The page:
Padre Island National Seashore : Exclusive Guide to TX Beach Haven

Labrador Retriever watching the sunrise at Padre Island National Seashore.

If you’re planning to visit Padre Island National Seashore, let me first start off by saying you’ve made a wise choice.

My two week stay while camping on the beach near Corpus Christi, Texas, was an unforgettable adventure that I believe everyone should get to experience at least once in their life.

Contrary to popular belief, Padre Island National Seashore is not located at the well-known and rowdy spring break destination, South Padre Island. Don’t worry, I thought the same thing. The name is straight-up trickery.

In this blog post, I will cover all the exclusive details you need to best prepare yourself for an amazing beach-camping experience at Padre Island National Seashore.

I will uncover the location of the park, directions to help get you there, fees, campsites, things to do, and how to best plan for your stay so that you are fully prepared to kick your feet up and enjoy some fun-in-the-sun upon arrival.

Let’s dive right in.


Main park entrance sign of Padre Island National Seashore.

*Disclosure: I only recommend travel products and/or services I would use myself and all opinions expressed here are our own. This post may contain affiliate links that at no additional cost to you, I may earn a small commission.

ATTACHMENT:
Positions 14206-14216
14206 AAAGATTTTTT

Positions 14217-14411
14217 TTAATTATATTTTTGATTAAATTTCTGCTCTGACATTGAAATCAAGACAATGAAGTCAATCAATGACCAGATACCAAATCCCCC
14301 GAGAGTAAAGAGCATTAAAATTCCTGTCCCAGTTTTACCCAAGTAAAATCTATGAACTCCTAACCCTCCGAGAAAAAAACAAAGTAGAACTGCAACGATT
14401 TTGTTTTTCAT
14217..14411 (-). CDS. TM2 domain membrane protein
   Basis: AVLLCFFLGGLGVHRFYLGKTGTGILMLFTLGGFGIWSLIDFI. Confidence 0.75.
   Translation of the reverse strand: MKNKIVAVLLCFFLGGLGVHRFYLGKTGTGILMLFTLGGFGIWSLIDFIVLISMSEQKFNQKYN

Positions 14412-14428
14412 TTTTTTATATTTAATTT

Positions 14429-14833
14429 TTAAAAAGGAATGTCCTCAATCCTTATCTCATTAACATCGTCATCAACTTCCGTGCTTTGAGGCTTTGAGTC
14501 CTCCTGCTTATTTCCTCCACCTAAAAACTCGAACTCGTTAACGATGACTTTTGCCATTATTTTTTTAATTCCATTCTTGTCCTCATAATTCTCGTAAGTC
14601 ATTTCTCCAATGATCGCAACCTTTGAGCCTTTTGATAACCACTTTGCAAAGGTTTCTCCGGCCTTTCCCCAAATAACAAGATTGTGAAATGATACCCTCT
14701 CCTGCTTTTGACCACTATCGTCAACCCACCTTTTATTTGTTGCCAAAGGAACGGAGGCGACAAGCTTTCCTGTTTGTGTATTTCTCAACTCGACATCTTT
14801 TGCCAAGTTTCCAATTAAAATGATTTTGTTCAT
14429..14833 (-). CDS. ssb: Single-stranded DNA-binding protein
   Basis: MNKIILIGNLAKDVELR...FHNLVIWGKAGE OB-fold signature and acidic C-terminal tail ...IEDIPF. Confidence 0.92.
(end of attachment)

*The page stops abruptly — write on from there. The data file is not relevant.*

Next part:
FAQ:

What’s the difference between Padre Island National Seashore and South Padre Island?

Padre Island National Seashore is a national park of beaches that stretches for approximately 70 miles and is located near Corpus Christi, Texas.

South Padre Island is a well-known spring break destination located near Brownsville and approximately three hours South of Padre Island National Seashore.

What is primitive camping?

Primitive camping is remote sites that generally don’t have cell service, WiFi, electricity, toilets, and running water.

Is it dangerous to camp there?

Campgrounds are likely as safe as the area they’re located in. I felt extremely safe during my entire stay as a solo female traveler (aside from the time I thought I was being followed by some scary guy and turns out it was an undercover cop lol. After having a conversation with the park rangers there is a daily and nightly police undercover presence at the park which made me feel even safer).

I also made sure to setup my campsite within the first few miles of South Beach and near other campers. Sleeping in your car with your doors locked isn’t a bad option either. If you ever feel uncomfortable or unsafe, trust your gut feeling and go elsewhere.

What items should I bring for beach camping?

Tent, Air Mattress, Camping Grill, Cooler, Solar Phone Charger, Waterproof Bluetooth Speaker, Beach Tent, Bikini, Beach Towel, Folding Table, Sunscreen, Zero Gravity Chairs.